Bad sectors: how bad can it be

Michael Powell nightrecon at
Wed Oct 28 15:52:46 UTC 2009

Michaël Grünewald wrote:

> I have backups of the data contained in the broken, so the data on this
> disc are not a concern. I have however a question: How do I verify that
> a hard-drive is accurately working if its firmware will hide the bad
> sectors as long as possible?

As Polytropon indicated the smartctl commands for testing contained within 
the smartmontools port will extract the error logs from within the drive's 
firmware. There are two modes you can select from (basically a long and a 
short) that you can execute "now" at a command prompt. It can also be run as 
a daemon for continual monitoring. The data returned is somewhat arcane and 
can be semi difficult to interpret.

There are various levels of usability which can vary by hardware. Some RAID 
controllers may get in the way of direct communication to some hard drives. 
Other controllers, as you go up the 'expensive high dollar' ladder will 
often do built-in SMART monitoring and will beep and/or send emails when it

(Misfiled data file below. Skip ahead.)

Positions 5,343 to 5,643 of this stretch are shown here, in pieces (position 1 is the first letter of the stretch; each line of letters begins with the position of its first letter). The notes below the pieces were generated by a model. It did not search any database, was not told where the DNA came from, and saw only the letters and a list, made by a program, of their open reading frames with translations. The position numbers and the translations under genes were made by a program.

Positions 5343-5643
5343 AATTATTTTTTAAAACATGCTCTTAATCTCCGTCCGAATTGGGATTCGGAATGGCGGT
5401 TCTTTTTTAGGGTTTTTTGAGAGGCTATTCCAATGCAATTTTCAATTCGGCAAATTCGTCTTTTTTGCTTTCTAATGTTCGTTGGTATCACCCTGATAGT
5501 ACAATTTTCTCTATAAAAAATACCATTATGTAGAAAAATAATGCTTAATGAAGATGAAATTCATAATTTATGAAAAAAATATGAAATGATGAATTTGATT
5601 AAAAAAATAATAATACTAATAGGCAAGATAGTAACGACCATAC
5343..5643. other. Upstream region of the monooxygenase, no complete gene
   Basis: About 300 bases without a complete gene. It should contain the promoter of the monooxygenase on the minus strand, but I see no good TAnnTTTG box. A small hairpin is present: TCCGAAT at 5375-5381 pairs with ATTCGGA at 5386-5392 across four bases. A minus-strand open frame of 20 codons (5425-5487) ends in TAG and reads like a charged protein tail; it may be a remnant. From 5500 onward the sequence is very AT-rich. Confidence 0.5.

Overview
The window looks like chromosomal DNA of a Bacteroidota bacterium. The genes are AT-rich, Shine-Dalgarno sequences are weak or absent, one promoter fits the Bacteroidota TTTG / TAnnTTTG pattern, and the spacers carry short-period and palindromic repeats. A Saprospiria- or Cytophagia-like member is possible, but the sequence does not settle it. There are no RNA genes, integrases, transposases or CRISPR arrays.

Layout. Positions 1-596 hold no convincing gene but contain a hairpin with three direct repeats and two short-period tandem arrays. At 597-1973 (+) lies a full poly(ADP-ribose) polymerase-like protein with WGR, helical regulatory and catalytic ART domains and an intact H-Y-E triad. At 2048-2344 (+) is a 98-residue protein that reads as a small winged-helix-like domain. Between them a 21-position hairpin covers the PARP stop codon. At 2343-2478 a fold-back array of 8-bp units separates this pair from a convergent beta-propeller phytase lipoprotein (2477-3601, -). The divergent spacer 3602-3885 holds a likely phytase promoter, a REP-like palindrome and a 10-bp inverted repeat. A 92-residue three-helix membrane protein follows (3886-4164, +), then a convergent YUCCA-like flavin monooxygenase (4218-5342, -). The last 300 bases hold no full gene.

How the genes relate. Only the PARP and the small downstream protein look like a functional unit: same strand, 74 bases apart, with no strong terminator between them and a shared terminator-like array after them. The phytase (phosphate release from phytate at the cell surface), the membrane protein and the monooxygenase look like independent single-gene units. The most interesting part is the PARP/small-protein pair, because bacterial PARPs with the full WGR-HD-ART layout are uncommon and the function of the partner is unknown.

detects error conditions from a drive. Some even either contain, or have an 
external utility which provide a web based browser accessible view in real 
time. The purpose is to attempt to detect a drive that is about to fail.

As far as the most basic level goes, you would look for numbers which 
indicate that the bad sector remap area has filled. Once this space gets 
filled any new bad sectors that develop can no longer be mapped out. This 
usually shows up in the operating system as some generic form of 
"unrecoverable read/write error" message and Bad Things begin to happen.

I have not used Spinright in a very long time, but it may buy some life on 
such a drive. If it can clear the bad sector remap area after adjusting the 
remap table it can give new life to a drive. The same thing used to be 
possible on SCSI drives by running the low level format utility usually 
contained within the controller firmware. 

Such "fixes" should only be viewed as extremely temporary in nature, as the 
general pattern with regard to magnetic media failure is that once it starts 
to get bad spots it will keep on getting bad spots on a fairly regular basis 

Interesting reading:


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